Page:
Should you consider doing independent medical examinations for workers' comp?
by Legal & Regulatory Affairs Staff
The APA Practice Directorate has received an increasing number of inquiries from psychologists who provide, or would like to provide, professional services in workers' compensation cases. For some psychologists, this practice area may offer an opportunity to help diversify their professional services and revenue streams.
Many psychologists already deliver mental health treatment services for job-related illness or injury covered by workers' comp. In addition, some psychologists provide independent evaluations of employees who have filed workers' compensation claims.
These examinations, often referred to as "Independent Medical Examinations" (IMEs), generally involve an assessment of the employee's condition by an impartial licensed health care provider. IMEs are often required when a dispute arises regarding the nature of the alleged illness or injury or upon request of one of the involved parties. For example, depending on state law, an IME may be requested by the employer, employee, administrative law judge or workers' compensation board.
Although IMEs are most frequently performed by physicians, in many cases they are appropriately conducted by psychologists. For example, psychologists may be selected to provide evaluations in cases involving mental illness or head injury.
Some psychologists who have the skills needed to perform IMEs, however, are prohibited from doing so by state law. With the exception of federal employees and a few other specific groups, such as coal miners covered by the Federal Black Lung Program, workers' compensation claims are governed by state law, which can vary considerably among jurisdictions.
In response to members' interest in this issue, the APA Practice staff conducted a review of workers' comp laws, regulations and related policies. To summarize the results for the 50 states, plus Washington, D.C. and the federal government:
- 17 allow psychologists to do IMEs
- 14 may permit psychologists to do IMEs
- 21 do not allow psychologists to do IMEs
Montana is a good example of a state that specifically designates psychologists as independent medical examiners and clearly defines the conditions under which such examinations may take place. According to Montana's labor law: "In the event of a dispute concerning the physical condition of a claimant or the cause or causes of the injury or disability, if any, the department or the workers' compensation judge, at the request of the claimant or insurer, as the case may be, shall require the claimant to submit to an examination as it considers desirable by a physician, psychologist, or panel within the state or elsewhere that has had adequate and substantial experience in the particular field of medicine concerned with the matters presented by the dispute." (Montana Code Annotated, 2009, section 39-71-605).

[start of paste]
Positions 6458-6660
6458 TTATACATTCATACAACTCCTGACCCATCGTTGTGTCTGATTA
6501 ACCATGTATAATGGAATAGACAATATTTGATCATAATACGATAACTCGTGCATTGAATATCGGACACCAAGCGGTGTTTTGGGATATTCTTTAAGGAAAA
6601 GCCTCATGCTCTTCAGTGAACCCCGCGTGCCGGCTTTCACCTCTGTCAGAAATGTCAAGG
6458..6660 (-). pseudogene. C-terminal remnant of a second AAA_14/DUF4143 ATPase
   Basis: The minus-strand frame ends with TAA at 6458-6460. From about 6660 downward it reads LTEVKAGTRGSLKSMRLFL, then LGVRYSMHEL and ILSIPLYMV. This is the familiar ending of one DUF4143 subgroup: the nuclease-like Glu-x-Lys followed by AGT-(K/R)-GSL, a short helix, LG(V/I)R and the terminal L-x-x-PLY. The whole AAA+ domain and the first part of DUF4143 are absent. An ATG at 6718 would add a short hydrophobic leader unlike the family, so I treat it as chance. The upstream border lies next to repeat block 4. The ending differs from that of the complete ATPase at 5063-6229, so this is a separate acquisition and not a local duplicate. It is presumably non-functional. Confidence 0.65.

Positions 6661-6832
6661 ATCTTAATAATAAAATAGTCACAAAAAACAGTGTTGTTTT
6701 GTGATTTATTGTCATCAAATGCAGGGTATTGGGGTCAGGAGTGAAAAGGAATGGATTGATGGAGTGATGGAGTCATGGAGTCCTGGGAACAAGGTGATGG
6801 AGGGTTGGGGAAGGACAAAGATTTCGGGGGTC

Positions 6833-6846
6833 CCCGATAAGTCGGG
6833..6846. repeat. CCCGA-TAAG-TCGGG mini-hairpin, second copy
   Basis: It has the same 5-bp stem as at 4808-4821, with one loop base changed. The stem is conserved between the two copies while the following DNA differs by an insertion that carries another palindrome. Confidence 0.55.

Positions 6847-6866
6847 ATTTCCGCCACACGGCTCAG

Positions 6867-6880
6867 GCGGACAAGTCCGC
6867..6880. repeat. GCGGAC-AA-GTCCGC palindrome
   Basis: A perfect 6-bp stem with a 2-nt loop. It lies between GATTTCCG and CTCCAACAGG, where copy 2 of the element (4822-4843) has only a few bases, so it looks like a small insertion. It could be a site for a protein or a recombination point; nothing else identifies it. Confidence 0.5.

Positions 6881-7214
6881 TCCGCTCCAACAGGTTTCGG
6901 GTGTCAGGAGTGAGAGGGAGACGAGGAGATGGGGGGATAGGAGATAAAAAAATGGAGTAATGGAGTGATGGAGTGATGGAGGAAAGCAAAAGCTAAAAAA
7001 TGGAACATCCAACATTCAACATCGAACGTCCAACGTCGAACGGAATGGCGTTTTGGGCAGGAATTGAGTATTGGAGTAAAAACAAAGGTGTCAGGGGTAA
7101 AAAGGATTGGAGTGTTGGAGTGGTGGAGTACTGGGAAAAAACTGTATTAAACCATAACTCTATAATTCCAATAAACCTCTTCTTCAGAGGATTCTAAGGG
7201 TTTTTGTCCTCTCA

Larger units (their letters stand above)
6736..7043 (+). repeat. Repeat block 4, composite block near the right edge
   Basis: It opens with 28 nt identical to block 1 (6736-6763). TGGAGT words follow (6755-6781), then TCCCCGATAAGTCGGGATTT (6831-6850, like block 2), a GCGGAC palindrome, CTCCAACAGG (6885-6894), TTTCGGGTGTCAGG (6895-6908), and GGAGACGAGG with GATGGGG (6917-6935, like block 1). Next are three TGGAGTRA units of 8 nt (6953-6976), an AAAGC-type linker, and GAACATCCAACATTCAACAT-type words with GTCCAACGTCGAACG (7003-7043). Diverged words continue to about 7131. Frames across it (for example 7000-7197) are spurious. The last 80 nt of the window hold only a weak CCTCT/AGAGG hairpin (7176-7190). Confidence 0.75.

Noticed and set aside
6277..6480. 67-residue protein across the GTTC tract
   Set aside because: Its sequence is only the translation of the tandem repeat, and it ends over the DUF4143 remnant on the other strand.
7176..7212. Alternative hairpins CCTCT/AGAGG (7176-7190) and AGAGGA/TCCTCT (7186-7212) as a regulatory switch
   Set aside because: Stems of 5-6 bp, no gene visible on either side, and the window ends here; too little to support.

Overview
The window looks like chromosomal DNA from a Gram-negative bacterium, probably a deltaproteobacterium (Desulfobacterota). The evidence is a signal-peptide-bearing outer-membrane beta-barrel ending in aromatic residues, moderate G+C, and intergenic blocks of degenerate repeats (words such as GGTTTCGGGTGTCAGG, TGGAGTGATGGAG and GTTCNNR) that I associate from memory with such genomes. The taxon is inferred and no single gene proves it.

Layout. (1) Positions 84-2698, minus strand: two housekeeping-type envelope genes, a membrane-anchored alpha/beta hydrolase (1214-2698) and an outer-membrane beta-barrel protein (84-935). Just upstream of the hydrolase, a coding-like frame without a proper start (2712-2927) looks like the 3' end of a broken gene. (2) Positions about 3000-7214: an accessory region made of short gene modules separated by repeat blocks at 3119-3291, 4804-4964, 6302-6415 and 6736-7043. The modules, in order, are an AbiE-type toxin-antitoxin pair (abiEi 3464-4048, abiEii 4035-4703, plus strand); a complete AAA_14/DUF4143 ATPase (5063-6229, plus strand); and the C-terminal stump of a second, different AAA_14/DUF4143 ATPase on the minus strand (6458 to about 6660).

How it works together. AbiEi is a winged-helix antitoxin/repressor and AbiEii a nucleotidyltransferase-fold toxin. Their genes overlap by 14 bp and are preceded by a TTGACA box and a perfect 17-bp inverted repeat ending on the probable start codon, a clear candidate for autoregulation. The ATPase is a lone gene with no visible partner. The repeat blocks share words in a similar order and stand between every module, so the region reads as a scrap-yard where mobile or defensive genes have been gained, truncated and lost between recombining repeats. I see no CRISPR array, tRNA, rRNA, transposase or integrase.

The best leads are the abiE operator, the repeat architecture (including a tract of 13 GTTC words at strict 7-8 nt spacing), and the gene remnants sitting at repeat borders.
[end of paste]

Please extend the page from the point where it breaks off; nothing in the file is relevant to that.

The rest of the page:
Among the other states that allow psychologists to perform IMEs, several specifically recognize psychologists as independent medical examiners by statute or regulation. Others allow designated "health care providers," including licensed psychologists, to provide IMEs.
Of particular interest in light of the APA Practice Organization's continued advocacy for including psychologists in Medicare's definition of "physician," several states' workers' comp laws and the Federal Employees' Compensation Act already include psychologists in their physician definition, resulting in a clear authorization for psychologists to perform IMEs.
States categorized above as "may permit" psychologists to do IMEs do not specify in their statutes or regulations who can conduct medical evaluations. For each of these states, APA contacted the workers' compensation agencies directly and was told that psychologists may be able to conduct IMEs - for example, if selected by an insurance company or the workers' compensation board.
To find out if your state allows psychologists to provide IMEs, please consult the chart attached at the end of this article. The references listed at the bottom of the chart provide links to each state's workers' comp website.
These state government websites offer a wealth of resources regarding workers' compensation, often including a section for health care providers as well as the full text of state law, rules and regulations. These sites typically are a good place for psychologists to start educating themselves if they are interested in expanding their practice by providing workers' comp treatment or evaluation services.
For more information, contact the Legal and Regulatory Affairs Department at (800) 374-2723, ext. 5886.
PLEASE NOTE: Legal issues are complex and highly fact-specific and require legal expertise that cannot be provided by any single article. In addition, laws change over time and vary by jurisdiction. The information in this article should not be used as a substitute for obtaining personal legal advice and consultation prior to making decisions regarding individual circumstances.